Save Money, Hunt Better: Cost-Effective Backcountry Meals

Backcountry hunting has the potential to get expensive. Investing in a good tent, boots and a pack can set you back close to a grand. Smaller purchases like quality socks and sleeping gear will take a chunk of change as well. Backcountry food presents a challenge. Nobody wants to spend a delirious week craving home-cooked casserole, but prepackaged meals can cost more than the headlamp you forgot at the truck.

Over the last few years we have found a few products that stave off hunger without costing a fortune. Below I have listed tips and recipes for cost-effective backcountry meals. Please keep in mind that some of these ideas come from New Zealand where they don’t have bears to worry about. Thank you for reading.

Carbs

When it comes to carbs we eat a lot of rice, pasta and oatmeal. Walmart sells Knorr Rice Packets for $1 a piece (or 6 for $5.50). They pack down nicely and have 700 calories each. You can bring a bag of brown rice as well to go super low cost. Ramen, a staple, weighs nothing and has something called “flavor,” which you’ll have forget exists on Day 2. 

I haven’t found anything better than oatmeal for sustained energy on a morning elk hunt. Outside magazine recommends the variety pack and including almonds or peanut butter for extra calories.

Remi Warren has a great podcast on perfecting backcountry nutrition. That’s where I picked up packing tortillas instead of bread. You can also buy bagels as a durable bread substitute.

On a trip in New Zealand, Max and Andrea like to cook pancakes beforehand and heat them up in the hut. You can also pack powdered pancakes or mashed potatoes (Outside). Andrea freezes stews, spaghetti and curries that thaw on the hike and recommends butter to add flavor. Lastly, they carry broccoli, carrots and capsicum to have some vegetables along.

Fast Energy

Don’t overlook simple sugars. I always take two apples. It’s nice to have some sugar mid-morning when you start feeling drained. Gatorade packets also provide relief from the boredom of water.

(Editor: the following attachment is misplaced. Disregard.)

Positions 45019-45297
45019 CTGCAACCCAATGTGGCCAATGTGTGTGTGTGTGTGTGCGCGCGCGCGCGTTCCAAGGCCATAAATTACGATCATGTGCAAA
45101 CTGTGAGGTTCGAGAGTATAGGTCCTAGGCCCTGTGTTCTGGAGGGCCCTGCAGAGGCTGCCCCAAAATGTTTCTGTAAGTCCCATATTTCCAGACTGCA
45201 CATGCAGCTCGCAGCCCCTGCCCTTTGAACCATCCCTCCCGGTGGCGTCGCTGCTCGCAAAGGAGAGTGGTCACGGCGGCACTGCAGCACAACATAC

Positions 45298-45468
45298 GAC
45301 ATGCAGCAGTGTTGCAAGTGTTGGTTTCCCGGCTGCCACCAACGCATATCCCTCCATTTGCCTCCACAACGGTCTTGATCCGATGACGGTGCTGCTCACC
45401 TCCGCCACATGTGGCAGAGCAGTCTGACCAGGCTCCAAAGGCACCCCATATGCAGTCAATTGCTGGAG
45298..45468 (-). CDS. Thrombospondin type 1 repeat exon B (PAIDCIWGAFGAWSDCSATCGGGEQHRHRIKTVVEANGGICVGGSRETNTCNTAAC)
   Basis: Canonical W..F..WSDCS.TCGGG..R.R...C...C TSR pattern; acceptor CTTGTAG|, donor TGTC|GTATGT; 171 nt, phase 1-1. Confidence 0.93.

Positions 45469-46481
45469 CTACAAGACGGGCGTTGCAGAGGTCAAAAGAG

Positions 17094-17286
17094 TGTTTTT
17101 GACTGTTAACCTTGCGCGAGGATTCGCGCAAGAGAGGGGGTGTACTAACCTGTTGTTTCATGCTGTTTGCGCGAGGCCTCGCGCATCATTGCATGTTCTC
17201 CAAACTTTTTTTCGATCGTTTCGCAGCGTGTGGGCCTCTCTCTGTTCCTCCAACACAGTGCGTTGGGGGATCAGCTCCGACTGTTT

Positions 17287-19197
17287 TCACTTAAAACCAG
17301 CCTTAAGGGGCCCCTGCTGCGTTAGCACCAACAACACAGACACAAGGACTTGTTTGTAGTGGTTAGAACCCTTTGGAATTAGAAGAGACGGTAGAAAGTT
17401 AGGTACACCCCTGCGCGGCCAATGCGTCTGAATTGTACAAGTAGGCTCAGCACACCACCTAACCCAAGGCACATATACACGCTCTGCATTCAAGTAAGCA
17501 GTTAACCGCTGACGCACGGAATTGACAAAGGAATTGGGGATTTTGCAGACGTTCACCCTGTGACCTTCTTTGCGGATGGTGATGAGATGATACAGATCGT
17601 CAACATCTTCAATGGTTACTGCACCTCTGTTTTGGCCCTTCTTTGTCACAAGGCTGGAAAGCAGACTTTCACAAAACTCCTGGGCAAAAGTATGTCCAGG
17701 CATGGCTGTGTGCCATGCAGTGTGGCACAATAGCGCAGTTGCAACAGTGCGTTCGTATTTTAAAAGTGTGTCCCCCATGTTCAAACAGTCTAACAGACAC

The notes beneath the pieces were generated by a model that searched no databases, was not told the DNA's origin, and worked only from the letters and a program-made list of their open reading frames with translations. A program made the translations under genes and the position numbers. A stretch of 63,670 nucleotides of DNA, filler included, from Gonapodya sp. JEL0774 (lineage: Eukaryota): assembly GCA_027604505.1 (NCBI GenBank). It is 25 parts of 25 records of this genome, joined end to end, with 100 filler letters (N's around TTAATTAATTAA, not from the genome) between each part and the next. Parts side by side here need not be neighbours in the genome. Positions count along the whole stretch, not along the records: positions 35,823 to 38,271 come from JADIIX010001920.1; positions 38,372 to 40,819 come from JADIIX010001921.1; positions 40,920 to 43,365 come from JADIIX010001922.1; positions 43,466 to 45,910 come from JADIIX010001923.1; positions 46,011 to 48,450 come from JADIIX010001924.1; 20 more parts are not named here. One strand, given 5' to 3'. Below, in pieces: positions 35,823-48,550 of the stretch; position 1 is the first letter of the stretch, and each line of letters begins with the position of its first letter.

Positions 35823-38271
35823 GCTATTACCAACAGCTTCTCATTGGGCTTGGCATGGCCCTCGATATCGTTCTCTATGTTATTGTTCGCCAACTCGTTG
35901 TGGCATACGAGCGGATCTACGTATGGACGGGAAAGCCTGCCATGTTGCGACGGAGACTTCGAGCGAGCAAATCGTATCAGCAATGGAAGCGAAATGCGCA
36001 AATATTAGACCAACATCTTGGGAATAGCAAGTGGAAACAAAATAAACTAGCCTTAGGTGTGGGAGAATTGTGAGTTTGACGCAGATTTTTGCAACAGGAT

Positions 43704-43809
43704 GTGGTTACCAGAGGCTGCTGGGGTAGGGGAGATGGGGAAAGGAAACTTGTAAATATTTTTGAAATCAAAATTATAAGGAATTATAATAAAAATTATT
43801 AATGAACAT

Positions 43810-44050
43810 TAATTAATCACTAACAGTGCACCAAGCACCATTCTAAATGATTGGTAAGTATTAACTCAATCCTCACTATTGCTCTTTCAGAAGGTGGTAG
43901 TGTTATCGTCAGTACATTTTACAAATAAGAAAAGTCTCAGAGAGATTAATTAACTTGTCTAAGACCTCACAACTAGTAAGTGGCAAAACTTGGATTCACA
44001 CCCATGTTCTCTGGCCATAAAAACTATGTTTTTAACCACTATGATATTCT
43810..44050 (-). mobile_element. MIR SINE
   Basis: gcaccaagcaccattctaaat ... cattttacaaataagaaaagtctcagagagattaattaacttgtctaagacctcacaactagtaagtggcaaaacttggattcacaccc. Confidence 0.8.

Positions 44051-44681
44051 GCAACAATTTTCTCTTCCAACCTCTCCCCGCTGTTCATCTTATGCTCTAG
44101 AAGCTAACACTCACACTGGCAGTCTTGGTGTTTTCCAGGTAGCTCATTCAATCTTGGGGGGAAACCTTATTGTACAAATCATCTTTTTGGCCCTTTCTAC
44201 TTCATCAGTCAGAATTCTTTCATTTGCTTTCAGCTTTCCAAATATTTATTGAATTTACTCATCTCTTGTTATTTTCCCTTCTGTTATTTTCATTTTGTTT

Appalachian Trail hikers recommend bite-sized Snickers. Personally, I don’t like having melted chocolate wrappers in my pack. However, I do take fruit snacks for a quick sugar fix.

Protein and Fat

Cheese and eggs go well with anything. If you’re on a shorter trip, a couple eggs (hard boiled or uncooked) can add some much needed protein. Cheese keeps surprisingly well even in warm weather. Peanut butter and cheese sandwiches provide an alternative to the always delicious peanut butter and jelly. Cheese on a tortilla over the fire or a breakfast burrito will give you that extra boost you needed to finish the hunt.

I take salami if I’m not in bear country. I like to have milk at the car for cereal, which I leave next to a stream to keep it cool. Max prefers powdered milk. If you’re a muscle head with a 400 pound bench, you could bring protein powder. Please don’t hurt me.

Final Tips

It’s a pain to carry a jumbo-size jar of peanut butter only to carry most of it back out. Smaller tupperware containers work awesome for transporting condiments. Bring along a sheet of aluminum foil as well. You can throw grouse, possum or trout in foil to cook in the fire. Packing a couple MREs or dehydrated meals to pick you up after rainy day or missed opportunity is also a good idea. Plastic holders for eggs and bananas allow you a bit more options too.

Conclusion

Backcountry hunting requires a consideration of what you’re willing to pack and what you’re willing to eat. Variety is essential both to get the right nutrients and to keep from losing your mind. Some hunters can eat dirt for a week and some seem a bit more picky. Be honest with yourself about what you’ll need to stay positive. I hope some of these tips help you save a buck and kill a buck on your next hunt ;). 

Good luck out there,

Stu, Max and Andrea

 

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